F. R. David
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|F. R. David|
|Birth name||Elli David Fitoussi|
1 January 1947|
Menzel Bourguiba, Tunisia
|Genres||Europop, synthpop, pop rock|
|Occupation(s)||Singer, songwriter, musician|
|Instruments||Vocals, guitar, bass, piano, keyboards, drums|
|Labels||Carrere Records, Discos RGE, Discos CBS, Columbia Records, Epic Records, CBS Records, Sony Music.|
F. R. David began his career as Robert Fitoussi, a Tunisian-born singer-songwriter and guitarist with French garage band Les Trèfles. After one E.P., they mutated into Les Boots, but achieved very little commercial success. Adopting his new stage name, he went solo in 1967 and recorded some orchestral pop psych with Michel Colombier, including a version of The Beatles' "Strawberry Fields Forever" (Il Est Plus Facile). He enjoyed minor hits with the Éric Charden penned "Symphonie" and a cover of The Bee Gees' "Sir Geoffrey Saved the World", but this success did not last. He then created Aztec Records with Sonopress & Carrer and started producing with Michael Haubrich and they wrote and produced several groups. The first was called Cockpit, followed by David Cast, Doc & Prohibition Group, Ragga, Alain Maria, Freddy Meyer, and DD Daughterdydawn with Vangelis Papathanassiou. During the early 1970s, he formed the progressive rock group David Explosion but their one album was not a success. He worked with Vangelis for a while, appearing as vocalist on some of his early 1970s albums, and then joined French rock band Les Variations, appearing on their final album Café De Paris (1975), which featured an early rock-disco crossover "Superman, Superman". When the band broke up, he went solo again. His personal "trademarks" are his sunglasses and his guitar (a white Fender Stratocaster).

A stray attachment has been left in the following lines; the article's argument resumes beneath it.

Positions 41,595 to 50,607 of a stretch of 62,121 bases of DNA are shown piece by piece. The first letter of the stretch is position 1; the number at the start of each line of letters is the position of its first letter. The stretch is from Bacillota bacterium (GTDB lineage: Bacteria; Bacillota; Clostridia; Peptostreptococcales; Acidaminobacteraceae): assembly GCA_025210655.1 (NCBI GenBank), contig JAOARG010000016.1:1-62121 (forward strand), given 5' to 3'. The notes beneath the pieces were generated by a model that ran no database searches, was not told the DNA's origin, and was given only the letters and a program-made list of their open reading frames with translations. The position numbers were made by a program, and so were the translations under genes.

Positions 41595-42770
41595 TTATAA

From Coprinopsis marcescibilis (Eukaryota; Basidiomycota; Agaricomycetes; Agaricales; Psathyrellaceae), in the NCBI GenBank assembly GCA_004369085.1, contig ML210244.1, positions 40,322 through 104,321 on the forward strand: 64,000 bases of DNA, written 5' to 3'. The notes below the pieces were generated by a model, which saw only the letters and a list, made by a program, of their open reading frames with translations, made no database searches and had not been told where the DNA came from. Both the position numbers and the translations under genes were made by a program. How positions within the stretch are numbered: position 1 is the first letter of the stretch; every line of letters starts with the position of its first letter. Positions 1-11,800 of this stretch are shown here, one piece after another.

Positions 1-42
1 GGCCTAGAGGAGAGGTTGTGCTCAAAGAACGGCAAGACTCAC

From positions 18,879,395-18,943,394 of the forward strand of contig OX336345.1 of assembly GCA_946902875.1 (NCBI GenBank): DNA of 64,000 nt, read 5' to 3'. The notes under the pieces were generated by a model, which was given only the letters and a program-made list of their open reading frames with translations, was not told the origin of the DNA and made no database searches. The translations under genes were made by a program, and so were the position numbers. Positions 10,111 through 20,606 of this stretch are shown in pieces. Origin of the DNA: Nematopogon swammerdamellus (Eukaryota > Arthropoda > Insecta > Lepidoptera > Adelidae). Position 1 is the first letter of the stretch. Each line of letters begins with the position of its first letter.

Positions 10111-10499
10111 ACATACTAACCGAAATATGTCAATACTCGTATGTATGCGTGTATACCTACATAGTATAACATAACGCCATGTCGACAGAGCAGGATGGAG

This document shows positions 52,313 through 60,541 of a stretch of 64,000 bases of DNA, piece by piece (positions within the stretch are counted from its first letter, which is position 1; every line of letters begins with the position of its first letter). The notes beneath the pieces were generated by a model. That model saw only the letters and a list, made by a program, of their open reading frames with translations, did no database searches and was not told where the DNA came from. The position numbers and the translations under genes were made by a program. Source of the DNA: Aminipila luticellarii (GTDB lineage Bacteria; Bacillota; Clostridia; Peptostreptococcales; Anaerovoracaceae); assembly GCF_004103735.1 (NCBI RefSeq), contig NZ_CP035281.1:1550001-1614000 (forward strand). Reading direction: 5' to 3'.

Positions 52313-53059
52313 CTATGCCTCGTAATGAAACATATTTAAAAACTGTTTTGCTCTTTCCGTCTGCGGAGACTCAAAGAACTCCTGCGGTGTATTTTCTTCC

His most recognised song was his hit "Words" in 1982, which sold eight million records worldwide, topped various charts around Europe in late 1982, and reached No. 2 in the UK Singles Chart in spring 1983, covering a rival version by 1960s hitmakers The Tremeloes, and going on to becoming the 22nd best-selling single in the UK during 1983. The song appears in the Oscar-nominated film for Best Picture, Call Me By Your Name. The song is a catchy, slightly plaintive synth-led mid-tempo ballad sung in a slender, high-pitched voice. F. R. David's voice is also heard on the 1974 45rpm single "Who" by Vangelis under the name 'Odyssey'.
In 1983, Thomas Anders covered F. R. David's song "Pick Up the Phone" in German. In 2007, Mr. Oizo of Ed Banger Records sampled the song "Don't Go" on his song "First Love", which features singer Uffie.
During the 1990s, he took time out from his own music career and focused on writing and composing for other well known artists. F. R. David released another album Words - '99 Version in 2000 which contained mostly covers. In 2009, he released the album Numbers, which was in collaboration with other musicians and featured songs that F. R. David himself most preferred.
Between 2010 and 2011, he went on a national French tour of 52 concerts.
- Words (1982)
- Long Distance Flight (1984)
- Reflections (1987)
- Voices of the Blue Planet (1998)
- Words – '99 Version (1999)
- The Wheel (2007)
- Numbers (2009)
- Midnight Drive (2013)
- "Words" (1982)
- "Pick Up the Phone" (1982)
- "Music" (1983)
- "I Need You" (1983)
- "Gotta Get a Move On" (1983)
- "Play a Little Game" (1983)
- "Rock Fame" (1983)
- "Sand Dunes" (1983)
- "Dream Away" (1984)
- "Sahara Night" (1986)
- "Don't Go" (1987)
- "Words '91" (1991)
- "I'll Try to Love Again" (1992)
- Rocker Blues (1986, Argentina only)
- Greatest Hits (1991)
- Best Of F. R. David (2000)
- Songbook (2003)